Chances are that you’ve always got a couple of ideas about how to approach a specific email campaign, and there is also a distinct possibility that on certain occasions you’ve decided to play it safe and stick to what you know has worked in the past. This is, obviously, a very sensible approach but it does lead to hesitation in trying something new.
What is A/B testing?
You’ve probably heard of A/B testing for your email marketing, you may have also heard it called ‘split testing’. If you haven’t put simply A/B testing is a way of working out which out of two versions of a campaign will be most effective for engagement – whether that is how many people open the email, or click on a call to action. A/B testing can allow you to both try new things while mitigating the risk and verify if what you think has been working effectively is actually working effectively.
How does A/B testing work?
When you A/B test an email campaign you send two variations of an email to a small percentage of your proposed campaign recipients. Half of this test group will get version A, the other half will receive version B – hence the rather on the nose name, A/B testing! Whichever variation performs the best with your test group is the version that the rest of your campaign list will receive, which should result in better performance while also giving you valuable insight to inform future campaigns.
What should you test?
The truth is you can test anything you want! Some of the most common variables tested using email campaign A/B testing are;
- Subject lines
- Call to action wording or positioning
- The layout of your email (placing different elements in different positions)
- Personalisation (using title and surname vs just forename, for example)
- Testing one offer against another
At this point your mind is probably going into overdrive with the possibilities – and they are only limited by your creativity BUT, you should only pick one thing to test for each campaign.
Why only test one variable at a time? If you test multiple variables at one time, for example subject line and an offer in the same email, you won’t be able to say with any certainty which it was that was responsible for the change in performance.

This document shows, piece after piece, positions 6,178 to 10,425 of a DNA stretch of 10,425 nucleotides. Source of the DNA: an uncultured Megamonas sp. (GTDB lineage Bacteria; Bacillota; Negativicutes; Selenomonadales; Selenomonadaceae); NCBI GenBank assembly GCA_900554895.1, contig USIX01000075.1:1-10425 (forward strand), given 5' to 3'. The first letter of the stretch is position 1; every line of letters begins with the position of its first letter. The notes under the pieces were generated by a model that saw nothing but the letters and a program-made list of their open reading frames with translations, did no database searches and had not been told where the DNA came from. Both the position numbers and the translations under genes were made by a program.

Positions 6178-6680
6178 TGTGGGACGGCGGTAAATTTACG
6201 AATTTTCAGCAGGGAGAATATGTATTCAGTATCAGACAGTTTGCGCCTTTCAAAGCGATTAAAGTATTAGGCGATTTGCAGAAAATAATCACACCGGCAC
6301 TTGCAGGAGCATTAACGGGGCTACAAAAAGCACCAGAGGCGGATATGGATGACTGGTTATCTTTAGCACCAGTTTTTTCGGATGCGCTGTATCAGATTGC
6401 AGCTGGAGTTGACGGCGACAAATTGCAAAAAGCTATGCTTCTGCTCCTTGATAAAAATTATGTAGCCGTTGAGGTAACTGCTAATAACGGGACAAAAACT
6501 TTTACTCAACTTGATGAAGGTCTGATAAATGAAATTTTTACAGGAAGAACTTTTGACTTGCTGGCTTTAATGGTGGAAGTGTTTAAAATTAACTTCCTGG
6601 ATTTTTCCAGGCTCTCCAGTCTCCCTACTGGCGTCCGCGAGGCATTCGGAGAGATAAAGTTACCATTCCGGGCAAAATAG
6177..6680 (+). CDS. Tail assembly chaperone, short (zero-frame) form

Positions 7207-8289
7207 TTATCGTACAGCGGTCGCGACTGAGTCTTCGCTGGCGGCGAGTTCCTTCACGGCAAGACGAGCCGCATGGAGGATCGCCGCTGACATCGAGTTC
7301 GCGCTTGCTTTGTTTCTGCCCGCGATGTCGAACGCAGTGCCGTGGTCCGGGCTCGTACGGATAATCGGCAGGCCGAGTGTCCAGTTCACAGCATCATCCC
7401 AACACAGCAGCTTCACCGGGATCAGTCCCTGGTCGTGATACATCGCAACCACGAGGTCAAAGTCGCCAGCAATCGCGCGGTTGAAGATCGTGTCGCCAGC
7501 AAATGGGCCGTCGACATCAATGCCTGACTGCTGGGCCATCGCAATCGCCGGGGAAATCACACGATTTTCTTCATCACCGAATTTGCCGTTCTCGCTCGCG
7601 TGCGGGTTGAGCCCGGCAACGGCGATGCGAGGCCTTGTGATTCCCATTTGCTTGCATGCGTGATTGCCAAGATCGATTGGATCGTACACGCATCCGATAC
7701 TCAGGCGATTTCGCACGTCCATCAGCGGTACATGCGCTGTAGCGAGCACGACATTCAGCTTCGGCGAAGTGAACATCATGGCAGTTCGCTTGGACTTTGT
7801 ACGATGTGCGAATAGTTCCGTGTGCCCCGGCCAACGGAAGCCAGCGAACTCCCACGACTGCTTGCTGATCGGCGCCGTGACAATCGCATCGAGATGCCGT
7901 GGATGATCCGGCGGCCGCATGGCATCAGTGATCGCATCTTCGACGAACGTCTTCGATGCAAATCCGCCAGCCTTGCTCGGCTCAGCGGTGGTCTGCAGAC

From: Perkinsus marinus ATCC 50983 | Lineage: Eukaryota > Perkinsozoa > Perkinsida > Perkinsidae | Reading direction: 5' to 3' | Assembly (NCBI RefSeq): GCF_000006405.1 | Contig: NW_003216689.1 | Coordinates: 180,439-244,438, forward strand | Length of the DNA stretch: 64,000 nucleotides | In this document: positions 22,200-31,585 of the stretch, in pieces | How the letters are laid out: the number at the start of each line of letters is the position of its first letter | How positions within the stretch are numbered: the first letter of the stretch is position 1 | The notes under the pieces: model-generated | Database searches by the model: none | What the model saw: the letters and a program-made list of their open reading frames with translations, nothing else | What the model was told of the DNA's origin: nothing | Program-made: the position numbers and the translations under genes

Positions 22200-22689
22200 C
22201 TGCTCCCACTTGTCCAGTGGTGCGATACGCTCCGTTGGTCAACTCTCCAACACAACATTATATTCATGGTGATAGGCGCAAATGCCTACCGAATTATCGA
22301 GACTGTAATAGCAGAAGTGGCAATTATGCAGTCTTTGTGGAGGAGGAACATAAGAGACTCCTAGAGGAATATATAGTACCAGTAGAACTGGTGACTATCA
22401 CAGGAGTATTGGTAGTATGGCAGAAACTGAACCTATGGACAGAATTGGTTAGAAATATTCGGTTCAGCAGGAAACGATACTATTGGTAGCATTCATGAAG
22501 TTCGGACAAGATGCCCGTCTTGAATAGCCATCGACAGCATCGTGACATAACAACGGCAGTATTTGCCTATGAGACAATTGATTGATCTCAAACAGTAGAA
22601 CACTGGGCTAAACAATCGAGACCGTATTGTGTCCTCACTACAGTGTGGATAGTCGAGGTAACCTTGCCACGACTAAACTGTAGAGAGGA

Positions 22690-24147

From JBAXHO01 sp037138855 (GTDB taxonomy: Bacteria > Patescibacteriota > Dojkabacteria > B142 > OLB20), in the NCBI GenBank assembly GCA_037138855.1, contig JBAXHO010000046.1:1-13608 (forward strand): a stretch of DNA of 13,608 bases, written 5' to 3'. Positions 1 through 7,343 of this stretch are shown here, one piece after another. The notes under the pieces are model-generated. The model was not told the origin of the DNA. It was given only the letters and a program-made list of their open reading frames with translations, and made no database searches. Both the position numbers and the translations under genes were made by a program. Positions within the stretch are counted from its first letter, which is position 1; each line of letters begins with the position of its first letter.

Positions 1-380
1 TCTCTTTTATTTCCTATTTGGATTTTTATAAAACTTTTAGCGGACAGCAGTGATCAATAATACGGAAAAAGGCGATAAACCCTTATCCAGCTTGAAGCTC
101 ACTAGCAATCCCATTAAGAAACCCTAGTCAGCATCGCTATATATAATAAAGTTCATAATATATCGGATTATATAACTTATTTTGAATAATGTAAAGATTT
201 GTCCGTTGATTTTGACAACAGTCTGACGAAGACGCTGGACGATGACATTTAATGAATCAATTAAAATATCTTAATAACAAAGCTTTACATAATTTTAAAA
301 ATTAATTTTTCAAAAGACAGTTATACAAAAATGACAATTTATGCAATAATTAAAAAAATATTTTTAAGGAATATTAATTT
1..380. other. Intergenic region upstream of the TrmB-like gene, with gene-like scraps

How do you know which has performed better?
When you’re deciding which variable you want to test you should decide what success looks like, or what you’re trying to improve on. For example, if you’re wanting more guests to open your emails, you might decide to test subject lines on your next campaign. In this case whichever variation got a higher open rate would be the ‘winner’ and would be sent to the rest of your send list.
The same applies if you are testing variations in the wording of your call to action, perhaps in a pre-stay email encouraging guests to book dinner, whichever version resulted in the higher click through rate, or bookings, would be the winner.
It is important to make sure that you are clear in what metric you are measuring with your test before you send it. Measuring the success of variations in elements such as subject line, friendly from or preview text can be much easier to interpret as success will be an increase in the open rate, however, it can become much more difficult to interpret when testing different creative elements where clicks will be your metric of success.
Have a clear vision of what creative component you are going to test, whether it is the wording of a call to action, placement of your call to action or image placement.
When and how long should I let my test run?
When working with our hotel partners on AB testing of their campaigns, we would recommend that 20% of the available contact data is used as a starting point for your test, with a run time of 2 hours.
This means that 10% will get Version A, 10% will get version B and the remaining 80% will get the version of the campaign that ‘wins’ the test.
For email campaigns, the time of sending also needs to be taken into consideration. For example, if you regularly send email campaigns at 8am, because you obtain a good open rate in return, it wouldn’t be advisable to split test from 6am for 2 hours because although we know 80% have a high chance of opening at 8am, testing from 6am could be too early for worthwhile results.
Trial and error
No two campaigns or database are the same. For example, while a 20% test sample is a good rule of thumb, you may want to adjust this up or down depending on the size of your database.
The key to making the most of your AB tests is to just start testing, evaluate the results and adjust as you go.
Why not get in touch with us to see how we could help you take your email marketing campaigns to the next level.